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Course content

The global challenges of climate and energy require new technologies for renewable energy sources, methods of energy storage, efficient energy use, new lightweight vehicular structures, techniques for carbon capture and storage and climate engineering. This is a broad-based MSc, designed for graduates who wish to acquire skills in energy and materials science in order to participate in the emerging challenges to meet climate change targets.

About this degree

Students gain an advanced knowledge of materials science as it applies to energy and environmental technologies and research skills including information and literature retrieval, critical interpretation and analysis, and effective communication. They can benefit from modules in chemistry, physics, chemical engineering or mechanical engineering, thus offering future employers a wide-ranging skills base. Graduates will be well qualified to deal with the problems of energy decision-making and the implications for the environment.

Students undertake modules to the value of 180 credits.

The programme consists of five core modules (90 credits), two optional modules (15 credits each) and a research project (60 credits).

An exit-level only Postgraduate Diploma (120 credits) is available.

An exit-level only Postgraduate Certificate (60 credits) is available.

Core modules

Students take all of the following, totalling 90 credits, and a 60-credit research dissertation.

  • Advanced Topics in Energy Science and Materials
  • Microstructural Control in Materials Science
  • Energy Systems and Sustainability
  • Researcher Professional Development
  • Research Project Literature Review (30 credits)

Optional modules

Students take 30 credits drawn from the following:

  • Climate and Energy
  • Materials and Nanomaterials
  • New and Renewable Energy Systems
  • Mastering Entrepreneurship
  • Energy, Technology and Climate Policy

Dissertation/report

All MSc students undertake an independent research project which culminates in a dissertation of approximately 7,000-10,000 words, an oral presentation and a viva voce examination (60 credits).

Teaching and learning

The programme is delivered through a combination of lectures, seminars, self-study and research supervision. Assessment is through unseen written examination and coursework. The literature project is assessed by written dissertation and the research project is assessed by a written report and a viva voce examination.

Further information on modules and degree structure is available on the department website: Materials for Energy and Environment MSc

Careers

The UK has committed to 80% reduction in CO2 emissions on a 1990 baseline by 2050. CERES, the organisation that represents the largest institutional investors would like to see 90% reduction by 2050. National Systems of Innovation (NSI), which includes the universities, research centres and government departments working in conjunction with industry, will need to apprehend new opportunities and change direction, diverting personnel to energy and climate issues in response to changing markets and legislation. This MSc will contribute to the supply of personnel needed for the era of sustainability.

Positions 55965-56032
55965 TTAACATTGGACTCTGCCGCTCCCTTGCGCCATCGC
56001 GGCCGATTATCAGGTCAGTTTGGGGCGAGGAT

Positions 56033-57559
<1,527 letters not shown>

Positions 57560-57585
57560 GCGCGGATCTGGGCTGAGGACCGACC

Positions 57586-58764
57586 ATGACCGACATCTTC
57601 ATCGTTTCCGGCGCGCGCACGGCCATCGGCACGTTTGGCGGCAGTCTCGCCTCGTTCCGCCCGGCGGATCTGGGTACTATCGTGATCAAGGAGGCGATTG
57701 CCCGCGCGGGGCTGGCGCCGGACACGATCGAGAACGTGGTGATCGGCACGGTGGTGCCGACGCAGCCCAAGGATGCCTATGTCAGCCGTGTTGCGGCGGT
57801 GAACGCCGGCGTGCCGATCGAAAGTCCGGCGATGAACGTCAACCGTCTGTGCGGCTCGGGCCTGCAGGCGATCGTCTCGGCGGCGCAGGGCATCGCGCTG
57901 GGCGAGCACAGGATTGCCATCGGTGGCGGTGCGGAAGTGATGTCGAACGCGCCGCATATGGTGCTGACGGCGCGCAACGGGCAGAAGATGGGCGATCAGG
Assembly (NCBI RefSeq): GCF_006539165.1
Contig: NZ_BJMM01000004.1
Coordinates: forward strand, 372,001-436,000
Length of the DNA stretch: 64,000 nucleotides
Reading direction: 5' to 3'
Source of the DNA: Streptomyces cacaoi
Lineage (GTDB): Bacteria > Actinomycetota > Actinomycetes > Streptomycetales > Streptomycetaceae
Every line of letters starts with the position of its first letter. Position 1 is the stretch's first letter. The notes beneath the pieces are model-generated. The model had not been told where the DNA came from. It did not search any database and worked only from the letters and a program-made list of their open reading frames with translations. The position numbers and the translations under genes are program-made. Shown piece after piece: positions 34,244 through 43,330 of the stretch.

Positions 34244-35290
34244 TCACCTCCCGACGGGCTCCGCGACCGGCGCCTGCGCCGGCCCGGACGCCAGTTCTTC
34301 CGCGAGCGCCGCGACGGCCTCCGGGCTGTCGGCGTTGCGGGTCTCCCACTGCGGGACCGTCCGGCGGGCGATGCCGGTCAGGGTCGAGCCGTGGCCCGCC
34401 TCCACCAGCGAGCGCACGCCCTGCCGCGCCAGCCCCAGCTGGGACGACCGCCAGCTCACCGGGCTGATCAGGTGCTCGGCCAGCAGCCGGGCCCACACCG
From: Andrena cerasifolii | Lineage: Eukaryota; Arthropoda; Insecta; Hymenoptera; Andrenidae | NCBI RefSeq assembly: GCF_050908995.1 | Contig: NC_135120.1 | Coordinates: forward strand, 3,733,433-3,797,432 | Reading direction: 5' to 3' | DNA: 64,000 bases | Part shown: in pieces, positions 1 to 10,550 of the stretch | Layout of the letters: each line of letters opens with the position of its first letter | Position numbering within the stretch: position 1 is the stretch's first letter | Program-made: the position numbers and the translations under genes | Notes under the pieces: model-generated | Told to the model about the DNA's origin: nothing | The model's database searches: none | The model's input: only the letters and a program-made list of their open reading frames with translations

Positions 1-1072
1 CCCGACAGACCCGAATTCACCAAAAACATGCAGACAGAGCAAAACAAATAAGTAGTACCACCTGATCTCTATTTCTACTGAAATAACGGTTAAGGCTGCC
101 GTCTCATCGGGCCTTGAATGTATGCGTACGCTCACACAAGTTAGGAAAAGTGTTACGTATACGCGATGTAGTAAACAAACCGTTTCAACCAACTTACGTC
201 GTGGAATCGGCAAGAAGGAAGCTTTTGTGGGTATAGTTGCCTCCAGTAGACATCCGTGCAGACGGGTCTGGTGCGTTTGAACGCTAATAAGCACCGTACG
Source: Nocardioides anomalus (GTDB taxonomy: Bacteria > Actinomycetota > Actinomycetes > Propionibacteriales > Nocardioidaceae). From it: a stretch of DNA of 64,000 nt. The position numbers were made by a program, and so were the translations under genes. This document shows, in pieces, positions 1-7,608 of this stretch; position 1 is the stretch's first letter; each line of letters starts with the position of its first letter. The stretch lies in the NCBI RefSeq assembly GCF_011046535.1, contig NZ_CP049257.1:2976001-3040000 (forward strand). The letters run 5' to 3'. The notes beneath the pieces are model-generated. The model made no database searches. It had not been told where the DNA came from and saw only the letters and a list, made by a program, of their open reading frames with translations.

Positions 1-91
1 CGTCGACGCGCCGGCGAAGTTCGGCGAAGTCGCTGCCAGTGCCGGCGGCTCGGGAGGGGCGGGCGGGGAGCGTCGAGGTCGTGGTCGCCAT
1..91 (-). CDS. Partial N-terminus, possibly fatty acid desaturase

Recent career destinations for this degree

  • Engineer in Development, ProElectric
  • Researcher, Chemistry Institute
  • Cell Technician, Nexeon
  • PhD in Nanomaterials, University of Oxford
  • PhD in Chemical Engineering, Imperial College London

Careers data is taken from the ‘Destinations of Leavers from Higher Education’ survey undertaken by HESA looking at the destinations of UK and EU students in the 2013–2015 graduating cohorts six months after graduation.

Why study this degree at UCL?

This programme is designed for graduates from a wide range of science and engineering backgrounds who wish to broaden their knowledge and skills into materials science with an emphasis on the energy and climate change issues that will drive markets over the next century. It delivers courses from five departments across three faculties depending on options and includes a self-managed research project which is intended to introduce the challenges of original scientific research in a supportive environment.

Research activities span the whole spectrum of energy-related research from the development of batteries and fuel cells to the prediction of the structure of new water-splitting catalytic materials.

Students develop experience in scientific method, techniques for reporting science and in the many generic skills required for a future career.

Research Excellence Framework (REF)

The Research Excellence Framework, or REF, is the system for assessing the quality of research in UK higher education institutions. The 2014 REF was carried out by the UK's higher education funding bodies, and the results used to allocate research funding from 2015/16.

The following REF score was awarded to the department: Chemistry

94% rated 4* (‘world-leading’) or 3* (‘internationally excellent’)

Learn more about the scope of UCL's research, and browse case studies, on our Research Impact website.


Visit the Materials for Energy and Environment (MSc/PGDip/PGCert) page on the University College London website for more details!

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